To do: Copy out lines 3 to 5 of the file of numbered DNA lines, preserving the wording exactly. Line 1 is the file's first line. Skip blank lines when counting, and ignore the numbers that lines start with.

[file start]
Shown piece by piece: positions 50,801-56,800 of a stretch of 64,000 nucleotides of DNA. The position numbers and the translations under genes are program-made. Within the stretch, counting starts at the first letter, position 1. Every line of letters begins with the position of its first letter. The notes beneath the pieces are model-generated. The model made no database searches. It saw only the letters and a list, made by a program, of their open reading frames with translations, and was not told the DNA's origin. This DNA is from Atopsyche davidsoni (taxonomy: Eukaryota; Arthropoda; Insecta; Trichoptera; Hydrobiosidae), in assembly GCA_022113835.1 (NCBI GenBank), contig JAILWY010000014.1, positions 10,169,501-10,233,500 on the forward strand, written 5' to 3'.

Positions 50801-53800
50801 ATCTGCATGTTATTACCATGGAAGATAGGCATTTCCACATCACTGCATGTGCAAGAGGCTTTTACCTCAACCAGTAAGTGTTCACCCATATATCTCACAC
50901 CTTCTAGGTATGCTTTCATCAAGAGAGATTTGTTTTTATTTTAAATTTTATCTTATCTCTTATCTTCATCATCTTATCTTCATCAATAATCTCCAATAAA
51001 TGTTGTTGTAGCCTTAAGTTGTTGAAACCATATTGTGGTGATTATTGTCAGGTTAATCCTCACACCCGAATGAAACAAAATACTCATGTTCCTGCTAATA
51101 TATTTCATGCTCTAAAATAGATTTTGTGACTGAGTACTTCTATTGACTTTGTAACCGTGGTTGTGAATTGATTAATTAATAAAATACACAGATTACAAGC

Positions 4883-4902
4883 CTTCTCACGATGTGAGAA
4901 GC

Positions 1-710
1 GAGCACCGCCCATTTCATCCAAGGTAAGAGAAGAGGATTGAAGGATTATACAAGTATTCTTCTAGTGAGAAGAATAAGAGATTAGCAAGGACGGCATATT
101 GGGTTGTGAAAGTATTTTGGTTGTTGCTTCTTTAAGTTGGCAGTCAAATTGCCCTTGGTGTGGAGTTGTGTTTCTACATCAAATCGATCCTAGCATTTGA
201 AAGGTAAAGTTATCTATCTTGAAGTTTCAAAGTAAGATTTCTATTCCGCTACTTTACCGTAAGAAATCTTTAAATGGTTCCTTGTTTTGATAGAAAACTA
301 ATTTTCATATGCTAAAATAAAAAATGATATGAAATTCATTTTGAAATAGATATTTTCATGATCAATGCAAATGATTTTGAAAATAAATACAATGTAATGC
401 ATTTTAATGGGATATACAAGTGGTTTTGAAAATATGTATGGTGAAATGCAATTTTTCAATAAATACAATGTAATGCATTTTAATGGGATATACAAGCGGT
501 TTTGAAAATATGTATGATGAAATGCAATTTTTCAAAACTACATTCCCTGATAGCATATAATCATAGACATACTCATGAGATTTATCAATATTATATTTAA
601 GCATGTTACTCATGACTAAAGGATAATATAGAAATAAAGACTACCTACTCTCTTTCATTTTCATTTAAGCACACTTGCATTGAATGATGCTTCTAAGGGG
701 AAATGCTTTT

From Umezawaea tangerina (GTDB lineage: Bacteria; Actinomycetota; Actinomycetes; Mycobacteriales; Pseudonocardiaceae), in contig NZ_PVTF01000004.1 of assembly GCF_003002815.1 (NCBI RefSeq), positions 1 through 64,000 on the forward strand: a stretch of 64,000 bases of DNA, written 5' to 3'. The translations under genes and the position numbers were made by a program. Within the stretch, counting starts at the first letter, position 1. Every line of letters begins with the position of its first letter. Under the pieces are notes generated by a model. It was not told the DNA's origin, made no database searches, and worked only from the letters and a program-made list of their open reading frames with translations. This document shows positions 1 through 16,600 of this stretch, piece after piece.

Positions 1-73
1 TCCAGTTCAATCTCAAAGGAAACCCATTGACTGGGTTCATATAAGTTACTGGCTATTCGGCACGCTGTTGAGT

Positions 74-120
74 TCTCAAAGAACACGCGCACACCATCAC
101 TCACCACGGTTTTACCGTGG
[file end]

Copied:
50801 ATCTGCATGTTATTACCATGGAAGATAGGCATTTCCACATCACTGCATGTGCAAGAGGCTTTTACCTCAACCAGTAAGTGTTCACCCATATATCTCACAC
50901 CTTCTAGGTATGCTTTCATCAAGAGAGATTTGTTTTTATTTTAAATTTTATCTTATCTCTTATCTTCATCATCTTATCTTCATCAATAATCTCCAATAAA
51001 TGTTGTTGTAGCCTTAAGTTGTTGAAACCATATTGTGGTGATTATTGTCAGGTTAATCCTCACACCCGAATGAAACAAAATACTCATGTTCCTGCTAATA